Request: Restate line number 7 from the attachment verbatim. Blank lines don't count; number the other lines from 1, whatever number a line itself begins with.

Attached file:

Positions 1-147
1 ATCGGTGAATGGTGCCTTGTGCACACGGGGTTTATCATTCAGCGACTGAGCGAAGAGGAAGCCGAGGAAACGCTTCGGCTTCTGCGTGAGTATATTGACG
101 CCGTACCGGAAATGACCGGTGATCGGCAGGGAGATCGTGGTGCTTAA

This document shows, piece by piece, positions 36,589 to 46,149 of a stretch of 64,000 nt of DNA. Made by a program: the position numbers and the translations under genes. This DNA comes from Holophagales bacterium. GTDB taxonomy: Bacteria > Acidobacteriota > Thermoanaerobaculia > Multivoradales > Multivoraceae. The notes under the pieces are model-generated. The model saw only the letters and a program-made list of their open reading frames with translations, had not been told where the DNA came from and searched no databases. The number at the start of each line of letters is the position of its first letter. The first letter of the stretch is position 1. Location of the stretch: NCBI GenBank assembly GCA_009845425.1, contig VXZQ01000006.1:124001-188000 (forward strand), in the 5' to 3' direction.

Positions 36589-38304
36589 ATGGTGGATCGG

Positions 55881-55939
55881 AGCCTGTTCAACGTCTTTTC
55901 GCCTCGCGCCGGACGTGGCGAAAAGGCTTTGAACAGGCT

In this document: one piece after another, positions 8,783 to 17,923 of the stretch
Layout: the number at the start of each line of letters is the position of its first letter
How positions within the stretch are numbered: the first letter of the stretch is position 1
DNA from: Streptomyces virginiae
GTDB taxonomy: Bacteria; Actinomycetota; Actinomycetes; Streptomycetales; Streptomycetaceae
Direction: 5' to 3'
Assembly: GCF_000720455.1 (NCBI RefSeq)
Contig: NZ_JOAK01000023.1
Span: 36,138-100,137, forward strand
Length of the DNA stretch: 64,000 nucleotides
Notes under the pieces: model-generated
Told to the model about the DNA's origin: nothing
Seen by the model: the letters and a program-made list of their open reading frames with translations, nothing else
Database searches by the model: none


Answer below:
Positions 55881-55939